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Medical oxygen scarce in Africa, Latin America amid pandemic

Medical oxygen scarce in Africa, Latin America amid pandemic

A coronacrisis caused the shortfall of one important medical substance, oxygen. In Africa and Latin America, the public health systems are begging for the supply of medical oxygen for covid patients, VoA reported.

At the very start of the pandemic last year, many poor countries say the shortage of medical oxygen has led to unnecessary deaths. In Brazil and Nigeria, as well as in less-populous nations, decisions to fully address inadequate supplies only started being made last month.

In fact, the gap in medical oxygen availability remains one of the defining health equity issues. In Nigeria, for example, the desperate families of patients around often turn to the black market. Nigeria was “struggling to find oxygen to manage cases” in January, said Chikwe Ihekweazu, head of its Centre for Disease Control.

In Brazil’s Amazonas state, a pair of swindlers were caught reselling fire extinguishers painted to look like medical oxygen tanks. In Peru, people camped out in lines to get cylinders for sick relatives.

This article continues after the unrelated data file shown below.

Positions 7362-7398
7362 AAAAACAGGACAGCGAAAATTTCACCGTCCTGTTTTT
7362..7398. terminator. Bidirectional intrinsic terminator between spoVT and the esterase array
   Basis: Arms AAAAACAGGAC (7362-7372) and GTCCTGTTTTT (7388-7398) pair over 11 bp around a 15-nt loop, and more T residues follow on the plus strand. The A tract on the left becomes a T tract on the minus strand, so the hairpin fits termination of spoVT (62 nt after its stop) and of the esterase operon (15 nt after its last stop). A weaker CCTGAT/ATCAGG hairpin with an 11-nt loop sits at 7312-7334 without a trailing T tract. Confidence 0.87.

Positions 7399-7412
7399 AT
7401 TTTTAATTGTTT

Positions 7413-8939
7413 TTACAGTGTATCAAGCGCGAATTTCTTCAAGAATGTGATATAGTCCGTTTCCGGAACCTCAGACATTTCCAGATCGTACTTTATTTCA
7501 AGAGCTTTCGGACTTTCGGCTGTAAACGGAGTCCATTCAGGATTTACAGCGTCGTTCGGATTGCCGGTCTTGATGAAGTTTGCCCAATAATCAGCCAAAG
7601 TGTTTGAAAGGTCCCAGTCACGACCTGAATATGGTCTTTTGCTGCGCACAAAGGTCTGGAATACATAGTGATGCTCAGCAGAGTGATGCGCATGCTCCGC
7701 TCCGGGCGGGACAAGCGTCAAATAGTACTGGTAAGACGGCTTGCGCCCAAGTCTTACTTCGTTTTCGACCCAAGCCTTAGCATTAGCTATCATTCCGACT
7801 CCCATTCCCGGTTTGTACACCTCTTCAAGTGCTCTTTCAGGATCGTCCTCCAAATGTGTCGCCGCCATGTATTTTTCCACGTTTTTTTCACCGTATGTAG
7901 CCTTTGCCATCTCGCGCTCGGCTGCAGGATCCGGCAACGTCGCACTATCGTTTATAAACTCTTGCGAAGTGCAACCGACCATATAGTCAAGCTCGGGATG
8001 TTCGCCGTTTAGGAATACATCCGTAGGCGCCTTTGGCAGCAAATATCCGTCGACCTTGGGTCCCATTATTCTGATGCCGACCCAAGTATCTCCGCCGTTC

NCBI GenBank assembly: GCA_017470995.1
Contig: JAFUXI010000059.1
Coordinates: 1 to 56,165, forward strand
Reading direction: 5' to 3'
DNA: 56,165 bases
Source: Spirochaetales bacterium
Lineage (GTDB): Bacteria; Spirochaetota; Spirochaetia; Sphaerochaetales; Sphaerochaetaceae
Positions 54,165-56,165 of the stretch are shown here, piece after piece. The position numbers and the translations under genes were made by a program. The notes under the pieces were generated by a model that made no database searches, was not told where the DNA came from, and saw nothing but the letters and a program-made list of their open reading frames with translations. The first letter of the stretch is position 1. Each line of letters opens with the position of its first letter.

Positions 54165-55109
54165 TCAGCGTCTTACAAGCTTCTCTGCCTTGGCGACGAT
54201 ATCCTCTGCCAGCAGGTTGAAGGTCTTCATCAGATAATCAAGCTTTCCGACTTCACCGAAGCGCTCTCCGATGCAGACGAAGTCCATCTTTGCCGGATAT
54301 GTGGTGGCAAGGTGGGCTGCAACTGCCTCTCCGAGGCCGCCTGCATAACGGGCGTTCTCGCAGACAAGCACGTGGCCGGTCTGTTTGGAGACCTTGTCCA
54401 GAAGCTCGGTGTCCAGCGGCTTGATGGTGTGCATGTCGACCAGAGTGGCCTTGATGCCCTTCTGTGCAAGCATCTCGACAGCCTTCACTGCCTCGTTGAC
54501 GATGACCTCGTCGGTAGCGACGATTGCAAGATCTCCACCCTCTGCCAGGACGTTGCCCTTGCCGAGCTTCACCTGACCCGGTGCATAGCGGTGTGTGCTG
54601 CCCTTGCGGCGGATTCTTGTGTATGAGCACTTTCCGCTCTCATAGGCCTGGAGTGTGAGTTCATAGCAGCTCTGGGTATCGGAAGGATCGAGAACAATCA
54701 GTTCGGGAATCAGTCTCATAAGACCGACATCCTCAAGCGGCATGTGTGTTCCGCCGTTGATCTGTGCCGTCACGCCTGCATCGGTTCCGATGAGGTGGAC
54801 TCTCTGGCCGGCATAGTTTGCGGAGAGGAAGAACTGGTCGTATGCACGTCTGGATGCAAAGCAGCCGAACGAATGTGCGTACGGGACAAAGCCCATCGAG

Additionally, sub-Saharan Africa’s 2,600 oxygen concentrators and 69 functioning oxygen plants met less than half the need, leading to a preventable death, said Dr John Adabie Appiah of the WHO. The number of concentrators has grown to about 6,000, mostly from international donations.

Amid pandemic, some oxygen suppliers have dramatically raised prices, according to a doctor at the Lagos University Teaching Hospital. That has driven up the cost of a cylinder by 10 times, to $260 — more than the average monthly wage — and a critically ill patient could need up to four cylinders a day. As an illustration of the real crisis, money and influence don’t always help.

In Malawi, the president promised funding for protective gear for medical workers and the immediate purchase of 1,000 oxygen cylinders.

Corruption was blamed for defects in a new oxygen plant at a hospital in Uganda’s capital of Kampala. “While top health officials basked in the oxygen of good publicity, patients were literally choking to death,” the local newspaper said.

Commenting on the crisis with medical oxygen around the globe, Saket Tiku, president of the All India Industrial Gases Manufacturers Association said: “It’s not rocket science. The decision saved thousands of lives.”